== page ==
USS Harry S. Truman Carrier Strike Group Returns Home


Story Number: NNS080609-23Release Date: 6/9/2008 2:18:00 PM
A  A  A   Email this story to a friend   Print this story
By USS Harry S. Truman (CVN 75) Public Affairs

NORFOLK (NNS) -- More than 7,300 Sailors from 17 commands and three staffs from the USS Harry S. Truman (CVN 75) Carrier Strike Group (HSTCSG) returned to their homeports today after spending seven months on a routinely scheduled combat deployment.

While on deployment, HSTCSG supported maritime security operations in the Mediterranean Sea and Persian Gulf as well as provided close air support for ground forces serving in Operation Iraqi Freedom.

HSTCSG and coalition maritime forces operated together to help enhance security in the maritime environment, complementing the counter-terrorism and security efforts of regional nations and disrupting violent extremists' use of the maritime environment.

Throughout the deployment, Carrier Air Wing Three (CVW-3) aircraft flew more than 26,500 hours during 9,500 sorties. Of these, 2,459 were combat sorties directly supporting coalition forces operating on the ground in Iraq. The air wing flew almost 14,000 combat hours and expended 77,500 pounds of ordnance during 228 troops-in-contact events as well as providing defense to the Iraqi oil platforms. Additionally, they provided logistical support to the American Embassy in Lebanon.

CVW-3 aircraft also conducted a variety of theater security cooperation exercises with 5 countries in the 6th Fleet and 5th Fleet theaters to enhance interoperability and tactical proficiency. These exercises fostered stronger ties with regional navies, strengthened relationships with allied nations and improved collaboration among Coalition Task Forces.

Destroyer Squadron (CDS) 26 ships operated with over 50 coalition warships from 11 countries supporting combat operations in Iraq, providing Maritime Security in the Persian Gulf, and conducting seven exercises throughout the Middle East.

They conducted 1,021 approach and assist visits, which promoted relations with local fishermen and merchants and encouraged them to contact coalition warships as first responders against Persian Gulf piracy and smuggling.

CDS 26 units also conducted visit, board, search, and seizures operations, searching for vessels that could support international terrorist organizations by transferring personnel, drugs, and weapons.

Additionally, they provided security for the Khor Al-Amaya Oil Terminal and Al-Basra Oil Terminal in the Northern Persian Gulf against possible terrorist attacks. These platforms provide more than 85 percent of Iraq's revenue, and are vital in the country's effort to rebuild.

Rear Adm. Mark I. Fox, Commander Carrier Strike Group 10, said in order to accomplish such diverse and important missions, the strike group had to form bonds and work as a team. He said over the course of work-ups and the deployment, they did so and rose to extraordinary heights.

"Each of the separate entities came together to forge a greater and more unified team," Rear Adm. Fox said. "We did this by building upon what was created by those who came before us and helped to forge a path for those who will take over the mission in the future."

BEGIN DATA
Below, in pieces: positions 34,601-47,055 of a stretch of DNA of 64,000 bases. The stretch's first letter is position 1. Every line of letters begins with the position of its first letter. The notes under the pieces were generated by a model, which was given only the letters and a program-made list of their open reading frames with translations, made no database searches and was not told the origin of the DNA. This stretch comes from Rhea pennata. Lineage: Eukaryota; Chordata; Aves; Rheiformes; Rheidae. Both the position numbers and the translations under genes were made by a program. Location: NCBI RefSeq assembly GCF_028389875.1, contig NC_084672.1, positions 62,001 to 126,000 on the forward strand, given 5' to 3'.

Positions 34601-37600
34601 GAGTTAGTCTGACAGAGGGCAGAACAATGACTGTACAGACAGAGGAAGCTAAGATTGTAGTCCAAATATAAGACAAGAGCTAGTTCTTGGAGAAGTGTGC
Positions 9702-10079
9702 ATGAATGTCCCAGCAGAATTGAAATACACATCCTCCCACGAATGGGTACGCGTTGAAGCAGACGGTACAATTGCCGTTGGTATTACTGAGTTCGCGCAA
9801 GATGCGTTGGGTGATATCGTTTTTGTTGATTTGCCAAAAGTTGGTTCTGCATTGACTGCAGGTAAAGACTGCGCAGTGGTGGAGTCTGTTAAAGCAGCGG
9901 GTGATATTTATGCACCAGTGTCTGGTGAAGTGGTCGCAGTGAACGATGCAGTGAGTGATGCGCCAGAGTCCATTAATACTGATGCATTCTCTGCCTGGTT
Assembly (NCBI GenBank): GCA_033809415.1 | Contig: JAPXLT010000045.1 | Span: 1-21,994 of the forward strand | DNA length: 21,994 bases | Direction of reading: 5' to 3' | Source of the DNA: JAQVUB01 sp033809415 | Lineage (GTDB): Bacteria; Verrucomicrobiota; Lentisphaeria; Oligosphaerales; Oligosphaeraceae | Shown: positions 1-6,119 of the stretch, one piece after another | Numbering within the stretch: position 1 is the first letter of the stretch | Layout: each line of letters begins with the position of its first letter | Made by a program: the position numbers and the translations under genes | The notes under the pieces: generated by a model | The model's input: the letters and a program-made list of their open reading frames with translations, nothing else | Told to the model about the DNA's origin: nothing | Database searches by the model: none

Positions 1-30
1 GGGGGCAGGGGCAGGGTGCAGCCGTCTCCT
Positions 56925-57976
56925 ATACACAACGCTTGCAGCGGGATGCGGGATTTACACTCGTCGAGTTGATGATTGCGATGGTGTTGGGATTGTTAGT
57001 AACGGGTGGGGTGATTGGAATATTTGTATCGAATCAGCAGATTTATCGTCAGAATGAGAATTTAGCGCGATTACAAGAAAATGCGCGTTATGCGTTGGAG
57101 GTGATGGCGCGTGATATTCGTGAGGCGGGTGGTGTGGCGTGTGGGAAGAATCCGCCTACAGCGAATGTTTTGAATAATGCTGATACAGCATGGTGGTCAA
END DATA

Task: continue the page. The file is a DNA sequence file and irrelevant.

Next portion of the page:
Truman's commanding officer, Capt. Herman Shelanski, said the operational readiness of the crew, commitment of the mission and support from the families is what made the deployment so successful. Shelanski said he is proud to have served with each Sailor and that the Truman team and HSTCSG exceeded his expectations.

"Our Sailors trained hard, sacrificed much and finished this deployment after achieving extraordinary accomplishments and readiness," Shelanski said. "Our Sailors represented the U.S. proudly by protecting our country and staying committed no matter what situation they encountered."

To ensure the success of the deployment extended beyond the return to home port, Truman conducted a variety of training classes promoting sound decisions to help keep Sailors safe in port. The information provided in the classes help not only individual Sailors but whole families by telling the Sailor what to expect once the ship returns to home port. Topics covered included drinking and driving, returning to children, traffic safety, motorcycle safety, car buying, and money management.

For more news from USS Harry S. Truman, visit www.navy.mil/local/cvn75/.

STORY COMMENTS
comments powered by Disqus
Commenting Policy
 
RELATED PHOTOS
Family members of Sailors assigned to the Nimitz-class aircraft carrier USS Harry S. Truman (CVN 75) wait for the ship's return to Naval Station Norfolk after a seven-month deployment.
080604-N-8446A-111 NORFOLK, VA (June 4, 2008) Family members of Sailors assigned to the Nimitz-class aircraft carrier USS Harry S. Truman (CVN 75) wait for the ship's return to Naval Station Norfolk after a seven-month deployment. U.S. Navy photo by Mass Communication Specialist 3rd Class Travis Alston (Released)
June 5, 2008
RELATED CONTENT
Navy Social Media
Sign up for email updates To sign up for updates or to access your subscriber preferences, please click on the envelope icon in the page header above or click here.